Electricity prices on Nord Pool up by 34% y/y this month
Hydro reservoirs at lowest level since 2013 last week
Nordic power prices soared as record cold weather in parts of the region delayed the seasonal melting of snow into water needed to generate electricity.
The coldest night on record dating back to 1859 this week helped electricity prices on Wednesday jump 34 percent so far in May from a year earlier and they are headed for the highest average level for the month since 2013 on the Nord Pool AS exchange in Oslo. The unseasonably cold weather is also driving up demand for the commodity.
”It’s what we call a spring pinch,” Sigbjorn Seland, chief analyst at StormGeo’s Nena Analysis in Oslo, said by phone. ”Unusually high spot prices and very low inflows due to the cold.”
Hydro producers know they can expect a big refill every spring when the previous winter’s snow starts to melt. The challenge is to leave enough room for the fresh water in the reservoirs while not emptying out last year’s supply before the new flows arrive. About half of the electricity in the Nordic region is generated by running water through turbines, with nuclear and renewable energy making up most of the rest.
While temperatures were colder in the north in absolute terms, they fell as low as minus 7.8 Celsius (18 Fahrenheit) during the night to Thursday at Visby airport on the Island of Gotland in the Baltic Sea. It was the coldest May in the area on record. Uppsala, a town just north of Stockholm, had its coldest May night since 1947 on Wednesday.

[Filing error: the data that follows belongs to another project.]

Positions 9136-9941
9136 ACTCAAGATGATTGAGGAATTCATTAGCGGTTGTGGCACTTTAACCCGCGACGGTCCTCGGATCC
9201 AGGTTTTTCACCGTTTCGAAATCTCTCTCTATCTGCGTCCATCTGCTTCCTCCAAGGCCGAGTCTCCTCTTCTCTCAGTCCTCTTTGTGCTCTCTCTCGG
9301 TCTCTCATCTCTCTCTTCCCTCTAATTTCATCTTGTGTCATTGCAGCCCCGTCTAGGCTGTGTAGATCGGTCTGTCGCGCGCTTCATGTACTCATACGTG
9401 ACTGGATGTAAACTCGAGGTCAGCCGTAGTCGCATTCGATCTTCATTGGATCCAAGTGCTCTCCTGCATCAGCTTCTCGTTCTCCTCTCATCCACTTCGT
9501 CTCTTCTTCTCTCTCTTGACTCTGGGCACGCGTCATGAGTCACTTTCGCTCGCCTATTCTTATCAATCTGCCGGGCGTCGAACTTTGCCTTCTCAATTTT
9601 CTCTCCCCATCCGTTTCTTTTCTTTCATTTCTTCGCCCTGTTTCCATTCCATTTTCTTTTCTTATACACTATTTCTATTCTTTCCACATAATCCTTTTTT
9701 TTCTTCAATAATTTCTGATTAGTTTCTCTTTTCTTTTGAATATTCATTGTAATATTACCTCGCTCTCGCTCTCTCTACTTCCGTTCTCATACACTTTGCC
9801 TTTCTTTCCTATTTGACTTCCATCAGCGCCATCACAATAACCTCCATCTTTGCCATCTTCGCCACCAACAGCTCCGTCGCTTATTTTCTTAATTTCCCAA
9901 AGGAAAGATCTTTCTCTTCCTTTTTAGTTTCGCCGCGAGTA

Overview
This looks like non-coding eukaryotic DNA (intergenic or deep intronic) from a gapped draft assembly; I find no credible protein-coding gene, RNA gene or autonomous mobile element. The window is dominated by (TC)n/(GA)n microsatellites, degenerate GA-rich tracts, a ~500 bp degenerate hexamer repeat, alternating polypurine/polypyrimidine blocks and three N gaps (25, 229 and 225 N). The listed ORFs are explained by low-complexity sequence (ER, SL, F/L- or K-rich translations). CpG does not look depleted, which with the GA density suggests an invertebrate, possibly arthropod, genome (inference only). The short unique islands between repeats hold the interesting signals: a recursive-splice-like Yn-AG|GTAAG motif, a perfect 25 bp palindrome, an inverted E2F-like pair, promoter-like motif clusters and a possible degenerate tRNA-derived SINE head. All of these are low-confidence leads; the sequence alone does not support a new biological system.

The reservoirs in Norway, Sweden and Finland were last week at their lowest level since April 2013, according to the exchange. The lingering winter weather means that there’s as much as 100 terawatt-hours of water left to melt, according to Nena. That’s equivalent to about a quarter of the region’s demand when turned into electricity.
On Thursday Norway’s grid manager Statnett issued a warning for a tight power situation in the Ofoten area in the north of the country. Due to cold weather, reduced water levels and low inflows into reservoirs it would have to take measures to secure supply of power, it said.
There are two distinct outcomes for the months ahead. Warm weather with rapidly melting snow would force hydro generators to increase production to leave room in reservoirs for the new water, leading to lower prices. Alternatively, a slower process would allow producers to hold back supply and get more money for their electricity.
”Its a waiting game in the market right now to see if suddenly a lot will come at the same time or if it will trickle down gently into the empty reservoirs,” said Frank Larsgard, head of trading at Skelleftea Kraft AB, a utility in northern Sweden.